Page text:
Capturing project data effectively is also vital. Construction projects create vast amounts of information, so planning how to navigate that data is key. A metadata-based approach to information management – where documents, drawings and workflows are automatically linked based on tagging – allows project data to be sliced and diced in many ways, ultimately aiding the speed of searchability, information recall, and overall effectiveness.
What are some of the issues around data control and ownership that need to be addressed?
Projects have many moving parts. Some overlap, some are interwoven – and many are performed by different teams at different times. This can lead to disagreements, disputes, even litigation. To navigate this, there needs to be a complete picture of the project to be able to gather an accurate and indisputable record of everything that happened around the problem. That’s the only way to get to the truth, and that comes from capturing the right data using the right kind of system.
Here are some key questions to consider when assessing software for construction projects:
Can another project organisation access my data without my permission?
Getting this right means that all the relevant information – the correspondence, decisions, records of actions taken, related project documents, and so on – needs to be available, reliable, and indelible. A project owner or general contractor puts the project at risk by using software that enables information to be manipulated after it has been captured.
Can another organisation alter or delete my data?
When software allows a super-user to alter or delete another party’s information, the accuracy of the information being used to manage the issue cannot be guaranteed. That is why it is so important for the data that is captured against a project in the software system to be trustworthy. There needs to be a clean and indisputable record of what actually happened. All of the information is present, accessible, and reflects each organisation’s accurate contribution to the project record. We call this an unalterable audit trail, and it is invaluable when problems arise. That’s the bottom line.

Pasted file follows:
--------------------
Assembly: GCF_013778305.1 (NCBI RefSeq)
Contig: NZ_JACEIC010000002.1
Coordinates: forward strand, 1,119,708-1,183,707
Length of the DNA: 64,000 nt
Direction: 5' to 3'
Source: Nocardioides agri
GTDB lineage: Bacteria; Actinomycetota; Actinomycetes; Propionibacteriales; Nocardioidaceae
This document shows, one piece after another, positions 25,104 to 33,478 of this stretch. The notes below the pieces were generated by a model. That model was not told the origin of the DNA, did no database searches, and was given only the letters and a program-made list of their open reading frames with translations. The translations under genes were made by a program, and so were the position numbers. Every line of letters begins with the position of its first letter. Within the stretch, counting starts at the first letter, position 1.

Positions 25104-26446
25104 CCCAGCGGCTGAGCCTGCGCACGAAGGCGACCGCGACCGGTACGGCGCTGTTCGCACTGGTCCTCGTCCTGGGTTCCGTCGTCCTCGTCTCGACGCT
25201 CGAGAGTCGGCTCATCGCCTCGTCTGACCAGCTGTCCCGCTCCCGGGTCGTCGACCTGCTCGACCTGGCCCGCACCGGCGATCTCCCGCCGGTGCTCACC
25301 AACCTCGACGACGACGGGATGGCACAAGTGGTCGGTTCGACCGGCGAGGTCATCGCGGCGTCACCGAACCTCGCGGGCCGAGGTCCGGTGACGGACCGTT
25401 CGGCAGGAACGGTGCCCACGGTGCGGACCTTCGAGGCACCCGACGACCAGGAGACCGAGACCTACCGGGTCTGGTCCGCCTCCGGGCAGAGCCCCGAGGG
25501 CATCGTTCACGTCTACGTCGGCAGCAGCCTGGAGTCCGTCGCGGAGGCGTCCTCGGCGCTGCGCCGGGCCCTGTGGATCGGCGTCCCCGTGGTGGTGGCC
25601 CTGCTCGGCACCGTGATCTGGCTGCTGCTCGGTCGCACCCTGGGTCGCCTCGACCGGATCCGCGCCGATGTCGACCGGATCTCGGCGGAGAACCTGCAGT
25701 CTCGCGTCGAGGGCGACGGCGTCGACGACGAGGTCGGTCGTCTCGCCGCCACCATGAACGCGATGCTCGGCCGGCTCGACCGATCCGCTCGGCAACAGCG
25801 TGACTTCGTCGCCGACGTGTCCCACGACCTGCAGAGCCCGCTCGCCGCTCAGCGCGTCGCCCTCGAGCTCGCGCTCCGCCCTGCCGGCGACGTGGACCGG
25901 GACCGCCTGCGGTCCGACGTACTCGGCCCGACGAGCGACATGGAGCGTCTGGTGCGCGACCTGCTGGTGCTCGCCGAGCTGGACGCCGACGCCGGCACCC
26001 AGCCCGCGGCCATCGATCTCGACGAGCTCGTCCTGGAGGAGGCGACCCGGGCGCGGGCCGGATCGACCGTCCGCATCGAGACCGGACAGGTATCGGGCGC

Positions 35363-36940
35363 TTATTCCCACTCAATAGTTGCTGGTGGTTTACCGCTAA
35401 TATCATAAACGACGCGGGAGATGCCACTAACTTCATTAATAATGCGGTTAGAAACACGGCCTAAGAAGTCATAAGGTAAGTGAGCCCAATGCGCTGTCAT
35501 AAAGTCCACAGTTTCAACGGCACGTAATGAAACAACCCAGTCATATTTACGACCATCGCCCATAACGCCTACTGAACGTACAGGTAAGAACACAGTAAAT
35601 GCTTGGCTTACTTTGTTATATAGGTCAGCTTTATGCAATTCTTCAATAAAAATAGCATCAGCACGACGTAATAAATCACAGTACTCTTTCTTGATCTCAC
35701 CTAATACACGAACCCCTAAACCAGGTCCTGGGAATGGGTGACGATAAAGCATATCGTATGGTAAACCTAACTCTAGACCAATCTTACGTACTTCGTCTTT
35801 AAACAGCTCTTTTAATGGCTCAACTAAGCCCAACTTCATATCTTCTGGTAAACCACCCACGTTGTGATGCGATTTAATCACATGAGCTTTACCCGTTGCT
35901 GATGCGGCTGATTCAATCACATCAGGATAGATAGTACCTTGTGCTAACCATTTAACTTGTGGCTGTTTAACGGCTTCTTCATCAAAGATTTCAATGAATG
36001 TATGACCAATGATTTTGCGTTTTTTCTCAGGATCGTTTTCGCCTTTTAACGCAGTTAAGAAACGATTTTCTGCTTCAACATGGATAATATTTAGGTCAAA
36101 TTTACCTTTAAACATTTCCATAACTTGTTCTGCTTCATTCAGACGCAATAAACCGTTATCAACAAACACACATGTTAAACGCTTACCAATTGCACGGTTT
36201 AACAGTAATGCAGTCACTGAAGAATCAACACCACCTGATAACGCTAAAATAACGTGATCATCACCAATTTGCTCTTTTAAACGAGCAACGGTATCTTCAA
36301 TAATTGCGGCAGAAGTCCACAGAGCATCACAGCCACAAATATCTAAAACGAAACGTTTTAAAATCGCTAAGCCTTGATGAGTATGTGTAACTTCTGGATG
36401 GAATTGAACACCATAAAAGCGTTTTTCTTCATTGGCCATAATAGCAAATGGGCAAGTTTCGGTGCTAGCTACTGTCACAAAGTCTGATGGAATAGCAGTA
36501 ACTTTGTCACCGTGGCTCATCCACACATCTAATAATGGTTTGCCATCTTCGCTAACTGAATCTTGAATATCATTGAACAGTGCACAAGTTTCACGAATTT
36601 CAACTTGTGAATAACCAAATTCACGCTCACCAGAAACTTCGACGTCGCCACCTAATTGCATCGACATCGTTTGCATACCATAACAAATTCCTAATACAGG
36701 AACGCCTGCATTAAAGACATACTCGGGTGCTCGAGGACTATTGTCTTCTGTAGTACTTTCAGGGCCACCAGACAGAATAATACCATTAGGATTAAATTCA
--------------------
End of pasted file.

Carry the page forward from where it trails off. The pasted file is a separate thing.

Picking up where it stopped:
Can I get access to my data after the project has concluded?
When a project ends, each participant should be able to retain the data they generated on the project. Data control considerations extend beyond day-to-day operations. Regardless of role (project owner, contractor, consultant, etc.) their data is their data, and they can use this to benefit future projects by extracting project performance insights or for equipping their organisation for any potential future disputes related to the project.
The reality is that anyone not using a fair and open system that encourages adoption across the project and manages data in a transparent way with integrity at its core is putting not just the current project at risk but adding further risks to future project outcomes as well.